Striped jack nervous necrosis virus
Summary from the online OIE Diagnostic Manual
Viral encephalopathy and retinopathy ( VER ), or viral nervous necrosis ( VNN ) has been reported as a serious disease of larval and juvenile and sometimes older marine fish that occurs almost world-wide except for Africa ( 23 ). To date, the disease has been reported in at least 30 fish species, with the greatest impact being in sea bass (Lates calcarifer [ 10 ] and Dicentrarchus labrax [ 2 ]), groupers (Epinephelus akaara [ 22 ], E. fuscogutatus [ 3 ], E. malabaricus [ 6 ], E. moara [ 25 ], E. septemfasciatus [ 9 ], E. tauvina [ 4 ], E. coioides [ 19 ] and Cromileptes altivelis [ 34 ]), jack (Pseudocaranx dentex [ 21 ]), parrotfish (Oplegnathus fasciatus [ 33 ]), puffer (Takifugu rubripes [ 25 ]), and flatfish (Verasper moseri [ 32 ], Hippoglossus hippoglossus [ 11 ], Paralichthys olivaceus [ 26 ], Scophthalmus maximus [ 1 ]).
Virus particles of about 25-30 nm in diameter have been visualised in affected fish, and the agents in striped jack, barramundi, and European sea bass have been characterised and placed in the genus Betanodavirus, family Nodaviridae ( 5, 21 ) . Immunological studies have shown relationships between striped jack nervous necrosis virus ( SJNNV, the type species of the genus Betanodavirus ) and the other betanodaviruses. Genomic classification of betanodaviruses has shown close relationships, with major groupings being SJNNV-type, tiger puffer nervous necrosis virus ( TPNNV ) -type, barfin flounder nervous necrosis virus ( BFNNV ) -type and red-spotted grouper nervous necrosis virus ( RGNNV ) -type ( 27 ) . Complete nucleotide sequences of RNA1 and RNA2 of SJNNV and GGNNV ( a grouper betanodavirus ) have been reported ( 15, 29 ) .
All diseases are characterised by a variety of neurological abnormalities, such as erratic swimming behaviour ( spiral, whirling or belly-up at rest ) and vacuolation of the central nervous tissues. Usually there is also vacuolation of the nuclear layers of the retina. In general, younger fish have more severe lesions; older fish have less extensive lesions and these may show a predilection for the retina ( 23 ) . Intracytoplasmic inclusions have been described in brain cells of European sea bass, barramundi, Japanese parrotfish, and brownspotted grouper. Neuronal necrosis has been described in most species.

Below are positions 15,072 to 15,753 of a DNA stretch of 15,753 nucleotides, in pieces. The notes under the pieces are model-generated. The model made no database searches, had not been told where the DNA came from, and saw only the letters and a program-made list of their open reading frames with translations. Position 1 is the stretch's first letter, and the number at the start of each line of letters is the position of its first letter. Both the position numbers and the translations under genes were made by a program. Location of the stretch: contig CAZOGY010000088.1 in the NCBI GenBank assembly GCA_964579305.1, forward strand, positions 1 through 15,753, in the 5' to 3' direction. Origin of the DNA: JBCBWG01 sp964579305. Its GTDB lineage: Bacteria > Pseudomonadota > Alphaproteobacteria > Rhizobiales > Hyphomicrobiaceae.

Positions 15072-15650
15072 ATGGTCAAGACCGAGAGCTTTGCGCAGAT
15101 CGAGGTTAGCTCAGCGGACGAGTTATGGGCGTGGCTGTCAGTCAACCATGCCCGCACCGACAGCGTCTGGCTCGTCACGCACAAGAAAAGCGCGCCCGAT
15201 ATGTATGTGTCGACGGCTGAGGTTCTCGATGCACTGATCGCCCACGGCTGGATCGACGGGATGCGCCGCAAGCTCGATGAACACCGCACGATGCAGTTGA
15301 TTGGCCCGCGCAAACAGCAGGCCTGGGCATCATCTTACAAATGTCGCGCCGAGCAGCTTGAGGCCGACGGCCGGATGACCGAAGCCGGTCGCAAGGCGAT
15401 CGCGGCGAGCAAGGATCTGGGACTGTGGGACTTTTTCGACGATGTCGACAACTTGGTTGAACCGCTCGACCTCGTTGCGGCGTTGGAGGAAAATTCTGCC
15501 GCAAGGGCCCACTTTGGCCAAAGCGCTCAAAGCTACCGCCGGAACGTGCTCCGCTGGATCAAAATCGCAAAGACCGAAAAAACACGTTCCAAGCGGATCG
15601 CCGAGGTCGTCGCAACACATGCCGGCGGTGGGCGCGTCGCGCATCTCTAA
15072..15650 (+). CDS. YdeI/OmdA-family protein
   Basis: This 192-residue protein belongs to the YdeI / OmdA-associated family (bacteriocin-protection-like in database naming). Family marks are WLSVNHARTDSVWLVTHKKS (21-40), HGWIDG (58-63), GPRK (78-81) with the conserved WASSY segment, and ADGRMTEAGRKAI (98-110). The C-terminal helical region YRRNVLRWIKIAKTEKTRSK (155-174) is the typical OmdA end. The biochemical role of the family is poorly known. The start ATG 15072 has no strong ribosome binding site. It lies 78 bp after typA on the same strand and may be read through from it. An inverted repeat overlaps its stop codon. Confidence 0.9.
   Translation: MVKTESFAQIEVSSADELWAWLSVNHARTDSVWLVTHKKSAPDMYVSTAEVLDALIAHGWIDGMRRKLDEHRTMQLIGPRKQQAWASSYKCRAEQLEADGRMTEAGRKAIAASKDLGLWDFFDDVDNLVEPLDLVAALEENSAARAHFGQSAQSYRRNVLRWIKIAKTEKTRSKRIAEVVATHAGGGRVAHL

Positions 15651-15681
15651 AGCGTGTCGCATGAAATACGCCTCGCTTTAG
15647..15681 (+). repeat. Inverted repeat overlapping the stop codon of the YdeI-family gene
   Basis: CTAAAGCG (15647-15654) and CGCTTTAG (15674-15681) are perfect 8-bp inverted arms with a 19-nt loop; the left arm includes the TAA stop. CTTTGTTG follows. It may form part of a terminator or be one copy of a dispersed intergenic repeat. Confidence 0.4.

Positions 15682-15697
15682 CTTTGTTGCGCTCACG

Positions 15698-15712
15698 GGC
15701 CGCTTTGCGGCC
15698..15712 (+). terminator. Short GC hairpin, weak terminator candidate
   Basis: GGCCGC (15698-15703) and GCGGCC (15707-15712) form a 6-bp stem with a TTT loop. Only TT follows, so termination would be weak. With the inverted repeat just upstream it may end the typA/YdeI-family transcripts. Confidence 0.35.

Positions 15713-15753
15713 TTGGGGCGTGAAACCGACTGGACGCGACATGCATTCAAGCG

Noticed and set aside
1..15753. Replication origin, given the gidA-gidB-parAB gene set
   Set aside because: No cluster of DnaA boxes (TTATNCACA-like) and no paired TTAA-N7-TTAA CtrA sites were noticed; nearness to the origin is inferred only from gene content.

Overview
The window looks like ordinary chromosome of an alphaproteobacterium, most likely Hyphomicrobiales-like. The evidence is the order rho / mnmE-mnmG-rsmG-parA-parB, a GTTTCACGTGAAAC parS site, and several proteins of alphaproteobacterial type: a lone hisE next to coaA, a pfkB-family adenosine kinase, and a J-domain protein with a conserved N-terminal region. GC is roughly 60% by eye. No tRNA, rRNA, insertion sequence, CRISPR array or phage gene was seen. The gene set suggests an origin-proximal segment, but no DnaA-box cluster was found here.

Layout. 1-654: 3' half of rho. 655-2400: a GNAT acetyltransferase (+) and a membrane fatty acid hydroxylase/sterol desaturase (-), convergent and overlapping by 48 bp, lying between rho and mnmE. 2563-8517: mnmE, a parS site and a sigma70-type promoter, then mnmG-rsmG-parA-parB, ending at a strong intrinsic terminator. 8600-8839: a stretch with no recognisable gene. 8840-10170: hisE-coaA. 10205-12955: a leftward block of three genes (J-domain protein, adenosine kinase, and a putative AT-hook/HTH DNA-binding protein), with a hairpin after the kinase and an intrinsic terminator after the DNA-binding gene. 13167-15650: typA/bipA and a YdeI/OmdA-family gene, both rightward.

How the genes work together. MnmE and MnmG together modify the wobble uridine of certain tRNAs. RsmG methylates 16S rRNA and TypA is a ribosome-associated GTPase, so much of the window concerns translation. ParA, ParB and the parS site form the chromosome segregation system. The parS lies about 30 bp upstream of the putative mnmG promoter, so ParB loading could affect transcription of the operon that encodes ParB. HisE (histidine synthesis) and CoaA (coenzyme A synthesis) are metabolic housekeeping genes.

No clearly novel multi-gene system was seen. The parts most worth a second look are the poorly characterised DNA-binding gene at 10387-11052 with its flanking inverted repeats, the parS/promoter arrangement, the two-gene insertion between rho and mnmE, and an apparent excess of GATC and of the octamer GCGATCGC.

Interesting differences with regard to the occurrence and severity of the diseases are shown in Table 1. There are considerable variations in the age at which disease is first noted and the period over which mortality occurs. In general, the earlier the signs of disease occur, the greater is the rate of mortality. Although disease occurrence at the juvenile stages in some species is very rare, mass mortalities often occur at juvenile to young stages in the other fish species, but usually do not reach 100%, indicating the age-dependence of susceptibility ( 23 ) . Mortalities have been reported in production-size European sea bass ( 18 ) and grouper ( 9 ) , but even in these cases mortalities were greatest in younger fish.
It has been demonstrated that vertical transmission of the causative agent occurs in Pseudocaranx dentex and this fact is reflected by the early occurrence of clinical disease. This finding led to the successful control of VNN of larval striped jack, where elimination of virus-carrying broodstock by reverse-transcription polymerase chain reaction and disinfection of fertilised eggs by ozone were applied ( 20, 24 ) . Paradoxically, ovarian infection has also been reported in Dicentrarchus labrax in which disease is usually not seen until about 30 days post-hatch. The mode of transmission/introduction of the viruses, other than in gametes and by cohabitation, has not been demonstrated, but the possibilities include influent water, juvenile fish held on the same site, and carriage on utensils, vehicles, etc. It is possible that these small viruses are quite resistant to environmental conditions ( 8 ) and therefore readily translocated by commercial activities. Vaccination using a recombinant capsid protein is at the experimental stage ( 14, 30 ) .